But the Phillies would certainly entertain the idea. The Phillies have always been happy with Rollins' stellar defense, even if his offense has been so-so. But now they have a much cheaper option in Freddy Galvis.
Trying to determine Chase Utley's trade value isn't easy.
First, we'll be clear on this: He's not going anywhere. That's not necessarily because he doesn't have much trade value, but more because Utley is more valuable to the Phillies than any other team.
Of course, Utley's health would be a concern for any interested party, though it does seem like the second baseman has a better grip on how to treat his chronic knee condition. His contract, which will pay him handsomely through 2013, would likely be a burden for mid-to-small market teams as well.
But any team that is looking for a proven leader and willing to take a chance on his offensive output would be interested. I'm willing to bet that this wouldn't be a large group.
In regard to trade value, Ty Wigginton has a lot of factors working in his favor.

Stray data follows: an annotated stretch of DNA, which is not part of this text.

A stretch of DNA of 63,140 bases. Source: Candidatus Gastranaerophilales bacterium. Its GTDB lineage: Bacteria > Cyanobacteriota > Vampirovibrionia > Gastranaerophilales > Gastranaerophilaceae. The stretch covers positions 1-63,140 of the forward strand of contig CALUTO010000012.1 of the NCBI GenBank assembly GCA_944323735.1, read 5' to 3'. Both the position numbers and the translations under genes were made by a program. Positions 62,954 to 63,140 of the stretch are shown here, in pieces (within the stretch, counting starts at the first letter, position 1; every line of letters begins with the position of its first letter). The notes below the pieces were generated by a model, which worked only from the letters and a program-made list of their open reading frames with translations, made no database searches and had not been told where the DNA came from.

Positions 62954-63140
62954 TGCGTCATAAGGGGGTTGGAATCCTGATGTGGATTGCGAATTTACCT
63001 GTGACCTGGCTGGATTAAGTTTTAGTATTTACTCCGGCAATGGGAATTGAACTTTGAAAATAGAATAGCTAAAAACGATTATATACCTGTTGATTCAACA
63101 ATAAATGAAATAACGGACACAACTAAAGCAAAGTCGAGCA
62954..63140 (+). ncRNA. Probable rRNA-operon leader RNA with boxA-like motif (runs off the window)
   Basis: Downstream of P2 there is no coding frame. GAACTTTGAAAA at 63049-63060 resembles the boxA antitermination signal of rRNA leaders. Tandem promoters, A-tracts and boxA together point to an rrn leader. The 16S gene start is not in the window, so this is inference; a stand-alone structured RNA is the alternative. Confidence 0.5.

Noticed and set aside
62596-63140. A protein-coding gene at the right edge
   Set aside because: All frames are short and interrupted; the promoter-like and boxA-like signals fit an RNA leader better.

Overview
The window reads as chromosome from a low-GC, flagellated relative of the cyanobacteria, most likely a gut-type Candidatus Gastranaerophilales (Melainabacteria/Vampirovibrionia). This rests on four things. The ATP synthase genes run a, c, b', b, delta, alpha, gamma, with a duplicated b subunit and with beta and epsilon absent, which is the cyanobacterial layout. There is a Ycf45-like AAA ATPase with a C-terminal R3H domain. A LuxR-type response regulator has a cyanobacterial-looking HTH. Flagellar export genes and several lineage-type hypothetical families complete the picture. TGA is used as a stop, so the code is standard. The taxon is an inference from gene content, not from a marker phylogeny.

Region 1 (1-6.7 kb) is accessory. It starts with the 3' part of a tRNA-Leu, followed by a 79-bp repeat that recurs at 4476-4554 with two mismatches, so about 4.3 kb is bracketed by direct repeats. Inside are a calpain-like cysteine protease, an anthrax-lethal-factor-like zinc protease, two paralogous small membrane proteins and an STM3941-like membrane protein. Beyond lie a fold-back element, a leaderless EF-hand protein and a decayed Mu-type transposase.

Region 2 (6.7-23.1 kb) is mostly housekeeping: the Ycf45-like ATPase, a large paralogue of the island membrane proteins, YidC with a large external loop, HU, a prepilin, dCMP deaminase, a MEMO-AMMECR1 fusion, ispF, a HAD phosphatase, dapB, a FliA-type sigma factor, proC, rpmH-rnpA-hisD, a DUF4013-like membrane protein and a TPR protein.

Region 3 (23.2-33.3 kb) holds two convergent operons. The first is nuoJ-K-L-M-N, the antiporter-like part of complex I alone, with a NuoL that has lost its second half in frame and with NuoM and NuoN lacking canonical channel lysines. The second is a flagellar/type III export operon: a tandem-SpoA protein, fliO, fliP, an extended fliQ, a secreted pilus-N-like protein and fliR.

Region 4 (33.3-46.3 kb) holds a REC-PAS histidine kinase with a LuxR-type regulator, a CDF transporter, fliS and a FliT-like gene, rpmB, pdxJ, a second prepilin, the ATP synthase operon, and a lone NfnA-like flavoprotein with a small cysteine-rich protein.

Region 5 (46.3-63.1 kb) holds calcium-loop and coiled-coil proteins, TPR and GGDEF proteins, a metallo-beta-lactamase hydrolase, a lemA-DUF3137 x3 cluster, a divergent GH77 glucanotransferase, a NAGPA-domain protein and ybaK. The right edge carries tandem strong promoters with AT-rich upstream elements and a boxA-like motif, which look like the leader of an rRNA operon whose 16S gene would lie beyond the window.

First, he'll be inexpensive over the remainder of the season. The Colorado Rockies are already on the hook for half of his salary for this season, so any team that's looking to acquire him would likely be paying him less than $500,000.
That's a good deal for a quality bench bat like Wigginton, who has given the Phillies' bench a threat against left-handed pitching this season.
His defense likely makes him a pinch-hitter for a contending team, however.
It sure looks like the end could be near for John Mayberry Jr. as an everyday player, at least with the Phillies.
The return of Ryan Howard severely limits his playing time at first base, and while some playing time could conceivably open up in the outfield depending on the Phillies' stance at the trade deadline, the days of being a contender with Mayberry in the outfield are over.
It wouldn't surprise me if the Phillies made a few calls about Mayberry trying to swap him for another "out of options" player with another team.